Crisscrossing Red Lines

I looked past the worn out crosswalk at the little bicycle shop. It was still there! The black bicycle with the crisscrossing red lines. It shone in the blazing summer sun, contrasting the rural scenery of my town around it; the goats feasting in the grass, the man sleeping on the edge of the still canal.

A sudden jerk from a man clad in shawlar-kameez, asking for money, any change, for blessings in return, brought me back. I politely declined and dashed across the street, smoothly yielding the motorcycles and the occasional chicken. I’d crossed this street daily, coming to check on the bicycle as if the price could’ve been reduced to a few rupees: enough for me to buy it. 

I grinned at the shopkeeper hopefully, but he just shook his head. My grin disappeared as I sighed and made my walk of defeat towards the bicycle. Maybe tomorrow. I ran my hand over its smooth body and over the small chip it had near its seat, its tires still covered in bubble wrap. It was two sizes too big for me, but that was good because I’d be able to use it for a long time. And since the shopkeeper wasn’t looking, I quickly pressed the bell and ran before the shopkeeper could get a chance to scold me. My stomach was at ease now; no one had bought my bicycle. Yet.

It had been strange the first few times I came here on the way home from the chai stall without my father. It had been weird working there without him too. The boss-uncle yelled at me way more.

My father had randomly went missing, and I was hoping that by the time he’s back, I’d have a new shiny cycle to show to him. He’d tell me how proud he was that I’d saved enough money to buy it, and maybe I would even be able to convince him to ride it and test it out. Mother said he wouldn’t be back and kept crying. But that was a lie because sometimes he did leave unexpectedly to go to the city, and would bring me back a candy.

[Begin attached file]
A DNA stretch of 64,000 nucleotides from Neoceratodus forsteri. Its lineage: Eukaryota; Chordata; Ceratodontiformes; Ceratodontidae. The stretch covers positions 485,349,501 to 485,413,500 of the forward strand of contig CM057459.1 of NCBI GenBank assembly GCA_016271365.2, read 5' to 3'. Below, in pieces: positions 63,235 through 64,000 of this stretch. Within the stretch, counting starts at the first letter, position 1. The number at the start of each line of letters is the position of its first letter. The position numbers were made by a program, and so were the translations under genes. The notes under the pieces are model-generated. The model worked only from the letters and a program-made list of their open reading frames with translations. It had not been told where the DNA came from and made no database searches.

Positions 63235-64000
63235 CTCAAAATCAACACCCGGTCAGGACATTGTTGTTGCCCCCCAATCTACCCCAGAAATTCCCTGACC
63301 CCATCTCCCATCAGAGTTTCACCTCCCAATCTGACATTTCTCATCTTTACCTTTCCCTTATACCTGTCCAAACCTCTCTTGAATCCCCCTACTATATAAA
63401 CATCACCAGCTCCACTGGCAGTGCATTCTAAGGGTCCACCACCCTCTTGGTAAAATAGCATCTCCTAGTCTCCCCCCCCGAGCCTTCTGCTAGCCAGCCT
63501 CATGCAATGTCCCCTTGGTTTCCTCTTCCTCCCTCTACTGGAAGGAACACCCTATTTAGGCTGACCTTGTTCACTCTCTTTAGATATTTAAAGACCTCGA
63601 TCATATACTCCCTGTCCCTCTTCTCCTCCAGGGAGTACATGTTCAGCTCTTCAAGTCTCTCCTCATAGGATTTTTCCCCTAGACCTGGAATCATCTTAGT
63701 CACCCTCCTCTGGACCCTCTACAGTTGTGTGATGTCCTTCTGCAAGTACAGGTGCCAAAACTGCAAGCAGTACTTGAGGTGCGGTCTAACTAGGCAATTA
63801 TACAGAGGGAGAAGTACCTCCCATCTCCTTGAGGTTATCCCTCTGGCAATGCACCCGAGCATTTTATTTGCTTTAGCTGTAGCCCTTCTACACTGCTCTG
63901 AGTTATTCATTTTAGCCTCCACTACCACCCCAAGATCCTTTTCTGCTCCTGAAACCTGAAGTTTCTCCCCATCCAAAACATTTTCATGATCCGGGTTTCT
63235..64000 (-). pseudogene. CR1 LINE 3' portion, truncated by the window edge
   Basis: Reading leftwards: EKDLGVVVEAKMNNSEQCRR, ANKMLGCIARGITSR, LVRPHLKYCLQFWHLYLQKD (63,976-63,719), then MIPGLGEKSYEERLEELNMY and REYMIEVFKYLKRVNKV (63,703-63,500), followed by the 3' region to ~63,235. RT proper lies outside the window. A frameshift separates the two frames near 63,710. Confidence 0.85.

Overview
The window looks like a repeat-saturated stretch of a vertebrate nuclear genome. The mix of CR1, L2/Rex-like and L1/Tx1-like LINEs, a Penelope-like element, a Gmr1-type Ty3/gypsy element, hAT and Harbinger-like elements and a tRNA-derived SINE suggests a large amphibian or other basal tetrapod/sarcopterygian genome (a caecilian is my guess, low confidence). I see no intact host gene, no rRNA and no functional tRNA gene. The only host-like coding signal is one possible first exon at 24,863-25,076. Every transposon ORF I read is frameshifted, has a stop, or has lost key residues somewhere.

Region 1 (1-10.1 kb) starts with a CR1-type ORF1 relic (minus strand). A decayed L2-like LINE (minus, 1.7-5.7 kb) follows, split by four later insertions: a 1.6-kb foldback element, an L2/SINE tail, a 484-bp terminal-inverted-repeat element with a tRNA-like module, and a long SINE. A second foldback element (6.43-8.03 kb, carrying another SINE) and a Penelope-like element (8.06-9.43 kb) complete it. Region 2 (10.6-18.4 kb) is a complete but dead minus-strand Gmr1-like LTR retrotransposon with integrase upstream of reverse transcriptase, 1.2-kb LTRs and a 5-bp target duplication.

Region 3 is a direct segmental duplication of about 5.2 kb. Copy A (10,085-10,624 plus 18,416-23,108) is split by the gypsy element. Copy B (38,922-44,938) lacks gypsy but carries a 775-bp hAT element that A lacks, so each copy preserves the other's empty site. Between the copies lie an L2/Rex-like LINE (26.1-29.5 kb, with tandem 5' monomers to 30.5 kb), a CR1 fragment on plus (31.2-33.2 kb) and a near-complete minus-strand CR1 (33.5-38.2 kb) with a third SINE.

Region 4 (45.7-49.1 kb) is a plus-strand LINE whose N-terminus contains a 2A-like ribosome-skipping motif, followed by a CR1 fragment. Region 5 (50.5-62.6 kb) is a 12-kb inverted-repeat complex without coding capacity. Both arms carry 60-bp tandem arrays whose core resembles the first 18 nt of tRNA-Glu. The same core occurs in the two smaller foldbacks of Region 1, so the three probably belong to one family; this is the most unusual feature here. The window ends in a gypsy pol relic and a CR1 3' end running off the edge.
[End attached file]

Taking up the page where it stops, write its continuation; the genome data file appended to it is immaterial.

I whistled as I skipped back home. Today had been a decent day at the chai stall. A pretty lady with big sunglasses came in a car, wearing a really short shalwar and a kameez with no sleeves and gave me a big tip. I had quickly put it in my pocket. She even gave me a hug that made me blush and the boss-uncle jealous.

The wooden door to my house was open— the lock on the ground beside it. I furrowed my brows. That was strange: my mother always locked the door. I picked it up and went inside. My aunt Yasemin was sitting on the charpai with a bunch of other aunties, one that I recognized as my friend, Adil’s, mother. Why were they crying?

Later, I had learned my mother committed suicide, overcome by her husband’s death. Yes, he was dead, and yes, she was frustrated with me not accepting his death. Sometimes I think she thought it would be better to die instead of trying to explain it to me. I was not angry with either of them, they had raised me to the best of their abilities, even if it was for only nine years.

I stood there, eleven years later, on the curb of the crowded New York sidewalk, looking past the bright white crosswalk at the antique store. As the traffic rushed past, I waited patiently for their light to turn red, and mine green.

It was a soothing day to be outside. A bustling Friday afternoon. On my first day of work, I had gotten off at a subway station too early and found a little antique shop. I bought some stuff for my new apartment with the shopkeeper’s suggestions. Then I saw it: a black bicycle with crisscrossing red lines. Could it be…? Yes. She told me her son had gone traveling and brought back some old and some new items for her shop. I had quietly run my hands over its smooth body and over the small chip it had near its seat, its tires no longer covered in bubble wrap. Though I had the money, I politely declined, telling her I’d be back for it.